Easter Eggs in Jim Kay’s Illustrations for “Harry Potter and the Sorcerer’s Stone”

by John Jennette

It’s been just over two months since the illustrated Harry Potter and the Sorcerer’s Stone was released, and I have not been able to get enough of Jim Kay’s stunning watercolor illustrations. I don’t know how anyone else could make the Hut on the Rock look that gorgeous, and I still can’t tear my eyes away from the spreads showing Hogwarts through the year. Going back a second time, I started noting more interesting little details. As I delved further, I discovered that there was much more. Because of these details and personal touches, I feel even more confident in Mr. Kay’s care, dedication, and knowledge about the world he is imagining for us all, and [I] can’t wait for the next installment.

Any interpretations herein are my own, as a fan and a true Ravenclaw. My research started at Jim Kay’s website – www.jimkay.co.uk – and any other information was delivered by my good friend, [t]he Internet. I know that nobody but Mr. Kay will know all of the hidden meanings and references in his work, and I only highlight a few of the pictures here, but nevertheless, there is plenty that a sharp eye and a keen mind can puzzle out.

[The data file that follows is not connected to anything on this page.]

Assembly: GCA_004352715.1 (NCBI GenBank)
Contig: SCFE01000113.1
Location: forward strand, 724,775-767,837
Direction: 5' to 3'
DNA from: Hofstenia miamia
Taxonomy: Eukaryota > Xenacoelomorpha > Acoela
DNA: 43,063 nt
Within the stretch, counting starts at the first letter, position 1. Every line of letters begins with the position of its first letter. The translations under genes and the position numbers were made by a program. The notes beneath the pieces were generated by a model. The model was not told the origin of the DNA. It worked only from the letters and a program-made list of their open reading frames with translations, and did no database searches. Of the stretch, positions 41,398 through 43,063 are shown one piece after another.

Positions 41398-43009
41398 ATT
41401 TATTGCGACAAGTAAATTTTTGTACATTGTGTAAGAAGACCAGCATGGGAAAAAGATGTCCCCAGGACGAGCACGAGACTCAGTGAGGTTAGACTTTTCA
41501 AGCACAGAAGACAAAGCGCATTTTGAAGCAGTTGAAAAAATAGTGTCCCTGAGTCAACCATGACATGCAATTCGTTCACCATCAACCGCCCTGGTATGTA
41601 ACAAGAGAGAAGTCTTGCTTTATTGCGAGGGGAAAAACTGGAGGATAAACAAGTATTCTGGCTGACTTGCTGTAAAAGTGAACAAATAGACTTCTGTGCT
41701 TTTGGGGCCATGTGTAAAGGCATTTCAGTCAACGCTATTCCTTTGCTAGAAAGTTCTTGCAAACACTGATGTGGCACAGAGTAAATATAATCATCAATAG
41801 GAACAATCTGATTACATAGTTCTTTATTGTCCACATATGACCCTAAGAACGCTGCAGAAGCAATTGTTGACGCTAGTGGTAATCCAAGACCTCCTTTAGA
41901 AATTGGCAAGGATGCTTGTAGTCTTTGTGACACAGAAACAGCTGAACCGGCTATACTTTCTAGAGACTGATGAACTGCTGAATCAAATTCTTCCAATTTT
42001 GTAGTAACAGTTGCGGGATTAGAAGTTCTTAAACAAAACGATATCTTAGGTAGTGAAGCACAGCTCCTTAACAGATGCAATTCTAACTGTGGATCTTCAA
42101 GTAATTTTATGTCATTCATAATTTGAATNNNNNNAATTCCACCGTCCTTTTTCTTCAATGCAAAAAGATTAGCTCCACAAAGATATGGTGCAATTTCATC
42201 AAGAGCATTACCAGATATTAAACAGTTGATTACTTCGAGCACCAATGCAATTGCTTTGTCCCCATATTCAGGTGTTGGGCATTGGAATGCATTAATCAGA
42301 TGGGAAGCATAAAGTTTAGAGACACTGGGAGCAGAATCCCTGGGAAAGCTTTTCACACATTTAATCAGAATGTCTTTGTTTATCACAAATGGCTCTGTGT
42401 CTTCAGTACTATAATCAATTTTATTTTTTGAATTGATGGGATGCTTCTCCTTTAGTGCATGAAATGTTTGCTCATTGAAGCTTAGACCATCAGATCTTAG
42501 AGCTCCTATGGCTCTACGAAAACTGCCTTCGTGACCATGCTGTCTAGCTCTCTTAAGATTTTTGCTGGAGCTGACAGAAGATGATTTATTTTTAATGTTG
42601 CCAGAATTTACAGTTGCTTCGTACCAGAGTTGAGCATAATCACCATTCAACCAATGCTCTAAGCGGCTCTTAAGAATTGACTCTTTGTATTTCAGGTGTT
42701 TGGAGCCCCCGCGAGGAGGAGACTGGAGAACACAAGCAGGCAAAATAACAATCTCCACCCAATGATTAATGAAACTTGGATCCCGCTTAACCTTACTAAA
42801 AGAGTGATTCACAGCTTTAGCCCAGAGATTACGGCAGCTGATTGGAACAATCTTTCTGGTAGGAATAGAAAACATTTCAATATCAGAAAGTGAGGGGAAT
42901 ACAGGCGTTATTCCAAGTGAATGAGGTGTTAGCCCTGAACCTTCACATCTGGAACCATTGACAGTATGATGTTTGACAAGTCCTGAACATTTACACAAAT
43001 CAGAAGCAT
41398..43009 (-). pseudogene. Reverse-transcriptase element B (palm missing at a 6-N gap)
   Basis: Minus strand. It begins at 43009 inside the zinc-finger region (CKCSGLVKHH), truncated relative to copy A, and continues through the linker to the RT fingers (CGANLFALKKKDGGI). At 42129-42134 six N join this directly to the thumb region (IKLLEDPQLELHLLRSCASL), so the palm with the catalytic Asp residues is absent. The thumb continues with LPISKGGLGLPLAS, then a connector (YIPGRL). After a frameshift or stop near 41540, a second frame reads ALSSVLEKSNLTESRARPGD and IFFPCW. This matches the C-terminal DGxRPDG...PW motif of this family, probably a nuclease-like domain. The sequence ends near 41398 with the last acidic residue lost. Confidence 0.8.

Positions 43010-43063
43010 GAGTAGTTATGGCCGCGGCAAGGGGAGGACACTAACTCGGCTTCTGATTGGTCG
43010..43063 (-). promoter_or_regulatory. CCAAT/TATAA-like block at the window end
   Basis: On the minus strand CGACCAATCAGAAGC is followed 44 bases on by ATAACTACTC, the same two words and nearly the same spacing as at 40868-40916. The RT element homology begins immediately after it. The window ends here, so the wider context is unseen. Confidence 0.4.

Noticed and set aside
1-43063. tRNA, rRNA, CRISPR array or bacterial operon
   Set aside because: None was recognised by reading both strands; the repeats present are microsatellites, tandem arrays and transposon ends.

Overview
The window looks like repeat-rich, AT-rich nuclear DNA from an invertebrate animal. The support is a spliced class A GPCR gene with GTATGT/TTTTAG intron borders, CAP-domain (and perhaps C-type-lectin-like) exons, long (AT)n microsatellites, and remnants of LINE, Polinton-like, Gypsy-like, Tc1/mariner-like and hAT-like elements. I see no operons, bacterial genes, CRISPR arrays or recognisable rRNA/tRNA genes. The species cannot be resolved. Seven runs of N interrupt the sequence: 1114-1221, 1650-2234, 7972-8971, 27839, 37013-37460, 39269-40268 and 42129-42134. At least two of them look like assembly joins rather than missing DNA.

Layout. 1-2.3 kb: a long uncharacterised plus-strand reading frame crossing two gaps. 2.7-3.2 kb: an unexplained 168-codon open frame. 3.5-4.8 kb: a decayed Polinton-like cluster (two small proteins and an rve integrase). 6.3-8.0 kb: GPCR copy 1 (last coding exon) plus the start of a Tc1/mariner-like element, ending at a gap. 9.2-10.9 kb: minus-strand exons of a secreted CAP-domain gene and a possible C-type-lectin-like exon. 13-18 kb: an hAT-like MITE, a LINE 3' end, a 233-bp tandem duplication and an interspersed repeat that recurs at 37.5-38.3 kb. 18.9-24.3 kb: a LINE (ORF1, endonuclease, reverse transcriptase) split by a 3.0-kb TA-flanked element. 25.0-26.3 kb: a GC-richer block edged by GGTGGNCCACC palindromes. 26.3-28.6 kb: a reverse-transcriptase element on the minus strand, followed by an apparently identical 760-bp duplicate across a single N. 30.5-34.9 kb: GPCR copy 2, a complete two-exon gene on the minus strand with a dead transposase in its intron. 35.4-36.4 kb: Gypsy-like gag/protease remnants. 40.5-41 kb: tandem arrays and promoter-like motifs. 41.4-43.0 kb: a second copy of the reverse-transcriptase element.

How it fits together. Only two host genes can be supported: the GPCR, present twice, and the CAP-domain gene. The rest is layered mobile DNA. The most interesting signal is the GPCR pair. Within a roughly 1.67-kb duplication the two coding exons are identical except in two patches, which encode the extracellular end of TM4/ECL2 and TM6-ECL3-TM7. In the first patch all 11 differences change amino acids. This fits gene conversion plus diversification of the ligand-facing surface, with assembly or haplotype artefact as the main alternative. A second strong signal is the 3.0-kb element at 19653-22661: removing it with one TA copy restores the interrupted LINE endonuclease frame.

The “LC” on the trunk likely stands for Louise Clark, Jim Kay’s partner.


The Leaky Cauldron Jim Kay

For such a simple prop, the sign for the Leaky Cauldron is stuffed with references. In the wrought-iron bracket you can find:

  • the HOPPING POT (from the eponymous Beedle fairytale)
  • a MANDRAKE and Babbity Rabbity’s CACKLING STUMP clustered around
  • the first DEATHLY HALLOWS symbol of the book.
  • Under all of that, a GOLDEN SNITCH acts as the hook to hold up the Leaky Cauldron sign itself.


BUFO, unsurprisingly, is Latin for “toad.” BATRACHIAN means “of or relating to frogs or toads.”

Pages 62-63: DIAGON ALLEY PART 2